36H  29/1800Z 23.0N 169.7W   25 KT  30 MPH...POST-TROP/REMNT LOW
 48H  30/0600Z...DISSIPATED

NWS Central Pacific Hurricane Center Honolulu HI 1100 PM HST Sun Aug 26 2018

Lane’s  low-level circulation center has been exposed for the better part of the past 24 hours, barring a period this afternoon when bursting convection briefly moved over the center. These thunderstorms were quickly sheared away to the east as Lane remains embedded in an environment characterized by 40-50 kt of vertical wind shear. Subjective Dvorak intensity estimates were 1.5/25 kt from HFO/SAB/GTW, but Lane’s appearance hasn’t changed much since a morning ASCAT pass indicated 30 kt in the northern semicircle. As such, the initial intensity will remain 30 kt for this advisory.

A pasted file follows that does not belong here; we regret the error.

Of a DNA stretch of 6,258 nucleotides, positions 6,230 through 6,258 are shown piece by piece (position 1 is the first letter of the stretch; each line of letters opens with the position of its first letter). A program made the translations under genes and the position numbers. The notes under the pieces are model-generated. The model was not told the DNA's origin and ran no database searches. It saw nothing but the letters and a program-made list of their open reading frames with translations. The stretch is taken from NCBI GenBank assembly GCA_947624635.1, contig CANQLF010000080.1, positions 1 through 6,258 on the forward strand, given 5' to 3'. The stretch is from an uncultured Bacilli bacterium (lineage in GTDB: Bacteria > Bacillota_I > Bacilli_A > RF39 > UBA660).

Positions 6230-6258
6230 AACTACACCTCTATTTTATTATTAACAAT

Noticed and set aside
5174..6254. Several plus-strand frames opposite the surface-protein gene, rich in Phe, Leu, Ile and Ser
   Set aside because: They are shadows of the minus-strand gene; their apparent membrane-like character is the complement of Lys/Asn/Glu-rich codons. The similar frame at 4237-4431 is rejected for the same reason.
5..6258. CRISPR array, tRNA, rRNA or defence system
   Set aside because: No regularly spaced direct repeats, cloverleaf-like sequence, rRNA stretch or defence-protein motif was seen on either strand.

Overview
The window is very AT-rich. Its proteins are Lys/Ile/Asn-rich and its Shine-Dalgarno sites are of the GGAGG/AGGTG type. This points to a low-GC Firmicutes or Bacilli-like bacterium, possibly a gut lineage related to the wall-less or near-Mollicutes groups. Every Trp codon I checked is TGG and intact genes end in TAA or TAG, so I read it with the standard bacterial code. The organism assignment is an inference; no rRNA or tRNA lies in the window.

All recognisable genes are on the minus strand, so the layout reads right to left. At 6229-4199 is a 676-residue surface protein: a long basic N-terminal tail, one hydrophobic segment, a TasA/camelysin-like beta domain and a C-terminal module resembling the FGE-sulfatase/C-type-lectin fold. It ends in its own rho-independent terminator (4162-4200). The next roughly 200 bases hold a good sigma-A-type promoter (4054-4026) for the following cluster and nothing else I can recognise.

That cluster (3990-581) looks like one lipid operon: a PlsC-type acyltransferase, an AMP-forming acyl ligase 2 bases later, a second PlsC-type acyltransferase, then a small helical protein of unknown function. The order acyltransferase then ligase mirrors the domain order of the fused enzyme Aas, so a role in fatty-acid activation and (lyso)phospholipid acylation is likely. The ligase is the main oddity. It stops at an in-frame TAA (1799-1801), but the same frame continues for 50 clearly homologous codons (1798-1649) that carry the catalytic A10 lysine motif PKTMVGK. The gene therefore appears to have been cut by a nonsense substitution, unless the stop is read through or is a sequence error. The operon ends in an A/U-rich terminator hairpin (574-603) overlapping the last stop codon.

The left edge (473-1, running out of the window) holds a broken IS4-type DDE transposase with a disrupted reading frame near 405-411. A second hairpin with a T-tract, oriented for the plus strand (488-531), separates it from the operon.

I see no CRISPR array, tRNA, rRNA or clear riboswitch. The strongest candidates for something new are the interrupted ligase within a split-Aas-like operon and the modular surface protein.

The initial motion for this advisory is 270/8 kt, with Lane being driven westward by a surface high to the distant NE. This motion will continue in the short-term, with the strong shear likely causing Lane to devolve into a post-tropical remnant low on Monday. A brief slowing in forward speed is expected late Monday and Tuesday as the remnant low reaches the southwestern edge of the high and begins to interact with a mid-level low to its west. Although confidence is reduced, this interaction is expected to lead to the development of an extratropical low later Tuesday into Wednesday. This low could bring gale force winds to portions of the Papahanaumokuakea Marine National Monument as it tracks northwest. The updated track and intensity forecast is close to the previous forecast, and represents a blend of regional and global model guidance.Tropical Depression Lane 2300 Hours August 26 2018